He pressed her hand rapturously, half-doubting whether her pronunciation of the word had not a rather too confident twang.
Was it not delightful, he asked her, that they should be thus one to the other, and none know of it. She thought so too, and smiled happily, promising secresy, at his request; for the sake of continuing so felicitous a life.
“You, you know, have an appointment with Captain Gambier, and, I with Lady Charlotte Chillingworth,” said he. “How dare you make appointments with a captain of hussars?” and he bent her knuckles fondlingly.
Emilia smiled as before. He left her with a distinct impression that she did not comprehend that part of her lesson.
Wilfrid had just bled his father of a considerable sum of money; having assured him that he was the accepted suitor of Lady Charlotte Chillingworth, besides making himself pleasant in allusion to Mrs. Chump, so far as to cast some imputation on his sisters’ judgement for not perceiving the virtues of the widow. The sum was improvidently large. Mr. Pole did not hear aright when he heard it named. Even at the repetition, he went: “Eh?” two or three times, vacantly. The amount was distinctly nailed to his ear: whereupon he said, “Ah!—yes! you young fellows want money: must have it, I suppose. Up from the bowels of the earth Up from the—: you’re sure they’re not playing the fool with you, over there?”
Wilfrid understood the indication to Stornley. “I think you need have no fear of that, sir.” And so his father thought, after an examination of the youth, who was of manly shape, and had a fresh, non-fatuous, air.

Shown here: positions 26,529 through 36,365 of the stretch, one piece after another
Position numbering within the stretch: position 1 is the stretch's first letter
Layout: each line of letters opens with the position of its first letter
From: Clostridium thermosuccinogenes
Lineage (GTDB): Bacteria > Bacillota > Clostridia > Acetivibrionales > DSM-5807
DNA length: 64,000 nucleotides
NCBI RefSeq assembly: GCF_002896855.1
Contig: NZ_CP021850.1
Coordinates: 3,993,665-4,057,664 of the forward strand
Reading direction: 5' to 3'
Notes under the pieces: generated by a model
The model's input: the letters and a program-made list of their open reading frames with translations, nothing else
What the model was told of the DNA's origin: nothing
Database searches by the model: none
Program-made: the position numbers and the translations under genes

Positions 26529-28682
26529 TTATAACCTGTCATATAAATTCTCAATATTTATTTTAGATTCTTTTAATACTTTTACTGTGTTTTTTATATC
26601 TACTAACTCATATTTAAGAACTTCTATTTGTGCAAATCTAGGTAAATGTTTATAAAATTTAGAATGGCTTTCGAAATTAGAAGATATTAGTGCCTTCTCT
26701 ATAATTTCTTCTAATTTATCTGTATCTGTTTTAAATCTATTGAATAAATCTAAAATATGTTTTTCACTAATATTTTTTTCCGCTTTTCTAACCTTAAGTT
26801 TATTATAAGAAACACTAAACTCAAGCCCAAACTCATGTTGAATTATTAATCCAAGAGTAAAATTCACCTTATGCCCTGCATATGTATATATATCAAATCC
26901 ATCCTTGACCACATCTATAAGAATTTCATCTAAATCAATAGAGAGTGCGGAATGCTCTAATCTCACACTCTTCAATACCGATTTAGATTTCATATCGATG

“Well, if that’s all right...” sighed Mr. Pole. “Of course you’ll always know that money’s money. I wish your sisters wouldn’t lose their time, as they do. Time’s worth more than money. What sum?”
“I told you, sir, I wanted—there’s the yacht, you know, and a lot of tradesmen’s bills, which you don’t like to see standing:-about—perhaps I had better name the round sum. Suppose you write down eight hundred. I shan’t want more for some months. If you fancy it too much...”
Mr. Pole had lifted his head. But he spoke nothing. His lips and brows were rigid in apparent calculation. Wilfrid kept his position for a minute or so; and then, a little piqued, he moved about. He had inherited the antipathy to the discussion of the money question, and fretted to find it unnecessarily prolonged.
“Shall I come to you on this business another time, sir?”
“No, God bless my soul!” cried his father; “are you going to keep this hanging over me for ever? Eight hundred, you said.” He mumbled: “salary of a chief clerk of twenty years’ standing. Eight: twice four:—there you have it exactly.”
“Will you send it me in a letter?” said Wilfrid, out of patience.
“I’ll send it you in a letter,” assented his father. Upon which Wilfrid changed his mind. “I can take a chair, though. I can easily wait for it now.”